Date of Award


Degree Type


Degree Name

Doctor of Philosophy


Ecology and Evolutionary Biology

Major Professor

Edward E. C. Clebsch

Committee Members

Frank Woods, H. R. DeSelm, Dewey Bunting, Ray Holton


The main objectives of this study were:

1. To develop a series of vegetational classification systems based on the floristics of community strata, overstory structural functional features, and environmental parameter of a region typical of the temperate Tennessee Valley;

2. To examine the suitability of these classification systems for the complex forests of the Tennessee Valley;

3. To develop numerical tools for evaluating classification suitability;

4. To use these tools to seek out natural discontinuities in vegetational patterns.

To achieve these goals six multivariate cluster analysis programs were examined. Preliminary tests brought out undesirable properties in four of them, however, and these were eliminated from further use. The remaining two programs, MINFO and MDISP, were then employed on a data set from Fentress County, Tennessee; and classification hierarchies were built based on overstory, reproduction, shrubs, overstory plus shrubs, ground cover, all species regardless of stratum, structural - functional characteristics, structural - functional plus quantitative vegetational characteristics, and environmental parameters. Three additional subjective, overstory classification systems were also examined -- a TVA forest-type system, a personally derived system, and a system based on three leading dominant species.

Two numerical tools were developed for examining these classification systems. The first tool, the mean indicator score (MIS), is based on the constancy and fidelity of individual species for a particular cluster type. The MIS sums the indicator values (defined in terms of constancy and fidelity) of the species having the strongest affinities for given clusters. The second too, the mean environmental score (MES), sums the response of particular clusters for given environmental parameters. The MIS, then, examines the suitability of a particular classification in terms of floristic affinity, while the MES evaluates in term of environmental response.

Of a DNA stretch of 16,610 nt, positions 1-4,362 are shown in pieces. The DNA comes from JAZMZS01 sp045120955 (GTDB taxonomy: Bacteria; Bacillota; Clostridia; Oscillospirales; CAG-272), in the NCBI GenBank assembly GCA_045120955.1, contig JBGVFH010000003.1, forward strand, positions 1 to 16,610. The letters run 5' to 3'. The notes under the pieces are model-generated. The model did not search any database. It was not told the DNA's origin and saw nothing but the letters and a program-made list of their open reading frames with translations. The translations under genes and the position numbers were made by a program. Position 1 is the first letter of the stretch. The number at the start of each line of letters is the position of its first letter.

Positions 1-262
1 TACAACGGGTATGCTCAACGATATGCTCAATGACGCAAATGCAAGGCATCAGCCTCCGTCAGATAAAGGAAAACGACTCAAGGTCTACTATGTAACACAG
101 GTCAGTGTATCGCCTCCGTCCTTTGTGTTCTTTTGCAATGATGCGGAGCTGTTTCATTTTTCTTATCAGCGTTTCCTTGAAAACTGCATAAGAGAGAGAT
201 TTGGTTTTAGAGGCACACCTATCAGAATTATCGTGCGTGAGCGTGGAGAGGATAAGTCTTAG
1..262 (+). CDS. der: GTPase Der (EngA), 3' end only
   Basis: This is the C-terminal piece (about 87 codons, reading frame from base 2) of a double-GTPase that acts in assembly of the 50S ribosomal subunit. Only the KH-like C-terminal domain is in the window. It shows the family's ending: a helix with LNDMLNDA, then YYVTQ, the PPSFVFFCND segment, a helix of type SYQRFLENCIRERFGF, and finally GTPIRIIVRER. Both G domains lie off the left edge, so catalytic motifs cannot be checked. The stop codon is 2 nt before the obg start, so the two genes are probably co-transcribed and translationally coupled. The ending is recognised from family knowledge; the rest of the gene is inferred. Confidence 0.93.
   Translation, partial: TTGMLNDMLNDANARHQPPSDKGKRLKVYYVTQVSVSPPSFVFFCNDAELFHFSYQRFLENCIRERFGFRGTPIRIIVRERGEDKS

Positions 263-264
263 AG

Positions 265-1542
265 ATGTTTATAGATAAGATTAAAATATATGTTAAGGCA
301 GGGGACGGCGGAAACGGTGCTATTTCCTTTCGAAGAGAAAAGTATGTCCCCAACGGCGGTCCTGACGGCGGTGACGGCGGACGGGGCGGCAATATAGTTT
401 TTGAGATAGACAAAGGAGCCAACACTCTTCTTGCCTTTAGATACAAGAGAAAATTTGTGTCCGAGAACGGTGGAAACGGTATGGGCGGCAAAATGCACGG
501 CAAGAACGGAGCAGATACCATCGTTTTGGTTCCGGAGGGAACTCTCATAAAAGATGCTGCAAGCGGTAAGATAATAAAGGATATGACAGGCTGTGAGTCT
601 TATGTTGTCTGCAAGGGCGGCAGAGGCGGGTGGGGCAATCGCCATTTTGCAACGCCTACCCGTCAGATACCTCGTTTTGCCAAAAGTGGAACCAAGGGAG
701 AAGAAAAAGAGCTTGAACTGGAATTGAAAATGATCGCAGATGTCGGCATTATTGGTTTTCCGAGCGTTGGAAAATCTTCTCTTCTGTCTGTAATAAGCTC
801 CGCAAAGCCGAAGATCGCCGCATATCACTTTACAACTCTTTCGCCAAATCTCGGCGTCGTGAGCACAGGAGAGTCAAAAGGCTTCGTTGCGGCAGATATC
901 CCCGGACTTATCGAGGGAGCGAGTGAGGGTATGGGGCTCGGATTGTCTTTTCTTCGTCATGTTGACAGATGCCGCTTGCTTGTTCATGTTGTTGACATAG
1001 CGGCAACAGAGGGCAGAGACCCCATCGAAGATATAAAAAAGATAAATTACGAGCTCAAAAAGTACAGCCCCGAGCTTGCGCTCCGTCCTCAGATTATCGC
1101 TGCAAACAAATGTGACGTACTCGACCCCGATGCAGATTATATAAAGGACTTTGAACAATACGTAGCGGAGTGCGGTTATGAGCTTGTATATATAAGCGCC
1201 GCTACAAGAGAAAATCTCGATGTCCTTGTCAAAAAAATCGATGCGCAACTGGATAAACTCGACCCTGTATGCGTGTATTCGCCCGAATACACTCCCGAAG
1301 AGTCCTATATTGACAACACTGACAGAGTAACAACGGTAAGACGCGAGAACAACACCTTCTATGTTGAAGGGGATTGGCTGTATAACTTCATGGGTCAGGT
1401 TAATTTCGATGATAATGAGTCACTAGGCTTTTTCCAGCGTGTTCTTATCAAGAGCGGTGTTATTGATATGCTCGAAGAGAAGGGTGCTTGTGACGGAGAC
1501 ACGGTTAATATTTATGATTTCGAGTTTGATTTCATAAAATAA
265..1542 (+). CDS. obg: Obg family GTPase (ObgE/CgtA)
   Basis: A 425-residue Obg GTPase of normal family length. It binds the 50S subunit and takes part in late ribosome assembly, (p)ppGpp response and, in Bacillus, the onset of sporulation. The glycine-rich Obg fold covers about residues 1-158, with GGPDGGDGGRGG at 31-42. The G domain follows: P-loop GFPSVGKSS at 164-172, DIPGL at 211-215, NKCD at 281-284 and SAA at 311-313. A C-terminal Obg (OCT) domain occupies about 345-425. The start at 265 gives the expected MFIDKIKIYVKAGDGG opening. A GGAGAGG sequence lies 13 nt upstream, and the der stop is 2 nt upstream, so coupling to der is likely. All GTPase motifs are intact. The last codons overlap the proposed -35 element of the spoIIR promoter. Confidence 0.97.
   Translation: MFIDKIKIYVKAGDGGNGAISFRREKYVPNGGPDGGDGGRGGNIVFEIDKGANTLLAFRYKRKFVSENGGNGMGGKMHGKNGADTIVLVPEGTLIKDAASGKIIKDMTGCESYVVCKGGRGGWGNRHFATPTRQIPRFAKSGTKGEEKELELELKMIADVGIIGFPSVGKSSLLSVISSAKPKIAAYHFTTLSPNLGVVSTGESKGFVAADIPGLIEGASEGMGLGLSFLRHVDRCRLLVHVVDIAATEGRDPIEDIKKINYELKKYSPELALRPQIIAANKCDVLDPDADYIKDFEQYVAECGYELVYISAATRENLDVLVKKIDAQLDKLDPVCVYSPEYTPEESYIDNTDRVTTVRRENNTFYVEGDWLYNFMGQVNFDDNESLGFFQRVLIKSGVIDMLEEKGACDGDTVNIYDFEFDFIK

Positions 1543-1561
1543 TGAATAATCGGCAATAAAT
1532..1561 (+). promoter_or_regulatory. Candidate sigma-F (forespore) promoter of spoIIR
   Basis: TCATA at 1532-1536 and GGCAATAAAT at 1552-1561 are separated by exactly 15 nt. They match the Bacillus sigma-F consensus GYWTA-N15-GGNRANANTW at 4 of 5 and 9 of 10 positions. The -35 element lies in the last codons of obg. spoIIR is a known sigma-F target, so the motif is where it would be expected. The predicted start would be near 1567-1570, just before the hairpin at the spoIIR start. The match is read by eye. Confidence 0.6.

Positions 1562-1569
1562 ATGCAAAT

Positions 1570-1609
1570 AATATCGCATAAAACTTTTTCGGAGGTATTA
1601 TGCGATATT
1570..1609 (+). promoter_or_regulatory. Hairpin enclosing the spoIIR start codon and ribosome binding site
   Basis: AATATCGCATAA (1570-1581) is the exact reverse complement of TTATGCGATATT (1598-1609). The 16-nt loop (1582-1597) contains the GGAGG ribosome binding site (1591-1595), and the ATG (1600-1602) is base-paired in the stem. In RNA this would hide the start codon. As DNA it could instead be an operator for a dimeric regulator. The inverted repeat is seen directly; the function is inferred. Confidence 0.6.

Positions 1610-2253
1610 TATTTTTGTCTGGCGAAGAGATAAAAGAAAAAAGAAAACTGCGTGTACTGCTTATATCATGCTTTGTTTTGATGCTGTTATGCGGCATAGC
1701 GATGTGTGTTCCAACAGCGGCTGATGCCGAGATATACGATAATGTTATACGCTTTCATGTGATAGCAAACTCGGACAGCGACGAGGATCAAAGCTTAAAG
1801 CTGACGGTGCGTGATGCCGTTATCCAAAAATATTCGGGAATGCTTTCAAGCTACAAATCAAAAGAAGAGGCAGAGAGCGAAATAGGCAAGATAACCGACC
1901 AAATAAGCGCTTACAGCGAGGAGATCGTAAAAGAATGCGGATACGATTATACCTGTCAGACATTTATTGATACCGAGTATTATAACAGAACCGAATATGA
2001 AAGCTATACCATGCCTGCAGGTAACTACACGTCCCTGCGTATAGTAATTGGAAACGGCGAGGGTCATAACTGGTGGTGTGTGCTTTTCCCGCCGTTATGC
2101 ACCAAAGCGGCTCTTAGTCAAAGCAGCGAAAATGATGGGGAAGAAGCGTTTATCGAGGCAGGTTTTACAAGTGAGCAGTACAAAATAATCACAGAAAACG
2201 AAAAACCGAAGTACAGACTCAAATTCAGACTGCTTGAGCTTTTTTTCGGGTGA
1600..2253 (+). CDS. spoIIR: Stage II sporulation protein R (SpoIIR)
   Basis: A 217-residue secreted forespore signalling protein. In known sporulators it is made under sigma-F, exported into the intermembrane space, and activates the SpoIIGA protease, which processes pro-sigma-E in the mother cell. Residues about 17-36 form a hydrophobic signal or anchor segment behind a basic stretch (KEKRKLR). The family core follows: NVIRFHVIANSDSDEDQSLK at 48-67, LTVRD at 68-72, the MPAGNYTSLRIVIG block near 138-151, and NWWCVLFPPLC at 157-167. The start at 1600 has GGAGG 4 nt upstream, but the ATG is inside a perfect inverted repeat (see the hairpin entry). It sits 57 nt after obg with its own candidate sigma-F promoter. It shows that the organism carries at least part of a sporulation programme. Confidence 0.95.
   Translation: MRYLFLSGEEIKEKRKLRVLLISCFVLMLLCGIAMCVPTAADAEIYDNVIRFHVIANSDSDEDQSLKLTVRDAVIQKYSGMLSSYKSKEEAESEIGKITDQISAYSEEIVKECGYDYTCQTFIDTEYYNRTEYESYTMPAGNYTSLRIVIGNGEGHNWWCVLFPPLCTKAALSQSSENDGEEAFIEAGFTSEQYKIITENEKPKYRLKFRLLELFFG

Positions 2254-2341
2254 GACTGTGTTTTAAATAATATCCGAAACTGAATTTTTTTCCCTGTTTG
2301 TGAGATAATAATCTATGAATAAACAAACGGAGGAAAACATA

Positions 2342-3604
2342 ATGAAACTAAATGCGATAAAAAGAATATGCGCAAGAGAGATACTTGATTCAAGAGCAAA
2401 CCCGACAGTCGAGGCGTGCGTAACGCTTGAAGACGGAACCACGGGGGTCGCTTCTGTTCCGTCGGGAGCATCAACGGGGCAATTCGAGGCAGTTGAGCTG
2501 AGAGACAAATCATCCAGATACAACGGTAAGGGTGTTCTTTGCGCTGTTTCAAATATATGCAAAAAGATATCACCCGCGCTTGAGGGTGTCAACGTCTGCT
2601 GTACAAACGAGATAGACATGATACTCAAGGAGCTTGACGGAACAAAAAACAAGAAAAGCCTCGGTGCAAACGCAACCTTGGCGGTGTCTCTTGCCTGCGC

When 23 Fentress County classifications were compared on the MES scale, a definite trend was evident; but the individual MES's were statistically not clearly distinguishable. It was concluded, therefore, that the classifications of that particular data set were not readily differentiable in terms of response to the environment. The MIS scale, on the other hand, was much more conclusive, especially when calculations were based on the top 50 indicator species. MINFO classifications of ground cover, overstory, shrubs, and overstory plus shruurbs scored the highest. It was, therefore, concluded that any of these strata could be used to develop suitable vegetation classifications. Structural-functional systems and environmental classifications proved to be particularly unsuitable.

All of the classification systems were compared in terms of similarity and were found, in general, to be highly dissimilar. None of the classifications converged on any one interpretation of vegetational patterns.

An attempt was made to recognize natural discontinuities in the vegetation by calculating MIS's at each level of cluster hierarchy. Although the MIS did reach a maximum at an optimal hierarchy level, it was found that the maximum MIS is directly dependent on the weights assigned to fidelity and constancy and is only coincidentally related to the data. Any model that is a function of fidelity and constancy must maximize at a level defined by the constraints of the model rather than by an imposition of the data. If natural discontinuities in the data happen to coincide with maximizing scores for the model, this if fortuitous but is no guarantee that the two will always coincide.

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